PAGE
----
WASHINGTON - Just like their parents, kids are feeling the effects of the government shutdown.
They may not be furloughed, but Eleanor Mackey, a clinical psychologist at Childrens' National Medical Center, says, "a lot of day cares are closed because of this and they can't go to their normal schools."
And, Mackey says, when a child's routine is turned upside down, they can be left feeling anxious.
Children may not talk about their fears openly but may show signs of stress in other ways.
"Some kids complain of stomach aches or headaches. Some kids become clingy with their parents," Mackey says.
This may be a signal that stress needs to be dealt with directly.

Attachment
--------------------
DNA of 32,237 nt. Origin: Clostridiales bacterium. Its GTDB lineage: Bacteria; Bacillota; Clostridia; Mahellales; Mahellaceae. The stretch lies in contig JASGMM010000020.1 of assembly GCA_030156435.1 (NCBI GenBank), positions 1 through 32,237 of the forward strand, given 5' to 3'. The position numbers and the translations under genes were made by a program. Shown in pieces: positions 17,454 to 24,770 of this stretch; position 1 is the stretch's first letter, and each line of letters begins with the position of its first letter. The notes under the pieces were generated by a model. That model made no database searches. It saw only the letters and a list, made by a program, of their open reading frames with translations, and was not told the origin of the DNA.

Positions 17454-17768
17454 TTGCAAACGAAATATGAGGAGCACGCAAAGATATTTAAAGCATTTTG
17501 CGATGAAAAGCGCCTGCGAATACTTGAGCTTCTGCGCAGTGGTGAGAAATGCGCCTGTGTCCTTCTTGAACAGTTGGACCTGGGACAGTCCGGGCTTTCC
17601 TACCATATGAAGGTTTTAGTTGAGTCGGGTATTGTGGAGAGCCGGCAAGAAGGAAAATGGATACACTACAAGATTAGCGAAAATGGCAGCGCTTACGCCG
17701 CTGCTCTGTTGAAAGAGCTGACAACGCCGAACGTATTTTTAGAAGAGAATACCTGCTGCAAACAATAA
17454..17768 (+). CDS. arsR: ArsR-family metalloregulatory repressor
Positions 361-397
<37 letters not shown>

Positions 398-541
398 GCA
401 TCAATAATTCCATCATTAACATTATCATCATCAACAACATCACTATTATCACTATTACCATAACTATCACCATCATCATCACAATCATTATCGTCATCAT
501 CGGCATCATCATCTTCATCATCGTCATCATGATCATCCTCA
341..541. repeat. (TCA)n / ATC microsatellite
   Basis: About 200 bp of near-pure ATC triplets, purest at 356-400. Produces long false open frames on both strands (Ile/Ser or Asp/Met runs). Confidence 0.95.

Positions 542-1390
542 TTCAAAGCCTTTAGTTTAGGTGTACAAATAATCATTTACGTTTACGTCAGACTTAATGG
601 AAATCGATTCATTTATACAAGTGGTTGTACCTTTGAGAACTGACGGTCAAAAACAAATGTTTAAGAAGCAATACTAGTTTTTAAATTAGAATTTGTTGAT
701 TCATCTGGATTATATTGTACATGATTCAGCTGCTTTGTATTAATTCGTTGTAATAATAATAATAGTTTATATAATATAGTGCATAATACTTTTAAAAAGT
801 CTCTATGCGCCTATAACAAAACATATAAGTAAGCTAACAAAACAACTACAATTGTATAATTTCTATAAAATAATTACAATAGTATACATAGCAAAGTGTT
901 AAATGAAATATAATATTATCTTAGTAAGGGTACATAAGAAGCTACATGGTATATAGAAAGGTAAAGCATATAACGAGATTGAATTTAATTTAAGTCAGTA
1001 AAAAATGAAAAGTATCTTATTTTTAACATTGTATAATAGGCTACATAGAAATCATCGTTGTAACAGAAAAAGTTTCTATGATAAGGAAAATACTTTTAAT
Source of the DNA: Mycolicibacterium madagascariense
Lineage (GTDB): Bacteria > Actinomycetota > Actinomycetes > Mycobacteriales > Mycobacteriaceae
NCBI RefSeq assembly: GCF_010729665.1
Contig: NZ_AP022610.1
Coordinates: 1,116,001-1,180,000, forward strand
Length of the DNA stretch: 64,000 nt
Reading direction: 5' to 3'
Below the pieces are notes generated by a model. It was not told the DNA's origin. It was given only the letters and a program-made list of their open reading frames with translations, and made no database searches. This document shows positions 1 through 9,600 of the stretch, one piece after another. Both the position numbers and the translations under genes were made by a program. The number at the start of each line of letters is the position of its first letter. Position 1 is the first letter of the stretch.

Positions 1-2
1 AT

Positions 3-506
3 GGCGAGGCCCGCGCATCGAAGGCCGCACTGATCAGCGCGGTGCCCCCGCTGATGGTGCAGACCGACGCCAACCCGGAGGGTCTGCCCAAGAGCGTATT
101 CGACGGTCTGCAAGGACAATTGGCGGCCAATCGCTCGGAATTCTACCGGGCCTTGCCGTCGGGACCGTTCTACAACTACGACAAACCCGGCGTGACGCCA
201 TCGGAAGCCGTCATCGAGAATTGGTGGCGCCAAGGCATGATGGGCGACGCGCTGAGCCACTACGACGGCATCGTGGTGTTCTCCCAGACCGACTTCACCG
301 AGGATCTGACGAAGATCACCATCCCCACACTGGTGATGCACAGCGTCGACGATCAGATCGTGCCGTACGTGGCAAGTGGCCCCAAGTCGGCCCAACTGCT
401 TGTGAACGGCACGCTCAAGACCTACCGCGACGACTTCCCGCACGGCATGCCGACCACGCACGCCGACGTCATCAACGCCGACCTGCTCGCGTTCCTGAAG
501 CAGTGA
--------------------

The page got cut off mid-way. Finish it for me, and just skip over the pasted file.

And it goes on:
Mackey says letting children know their feelings make sense is actually helpful. Acknowledge the anxiety, but let them know steps have been taken to deal with the fallout from the shutdown.
It's important to manage one's own stress as well. Whether it's using the time to tackle chores at home, or simply spend more time with family, Mackey says, "Showing your kids that you can cope -- even in a bad situation -- and that you'll be OK and that you can handle stress is a really good message."
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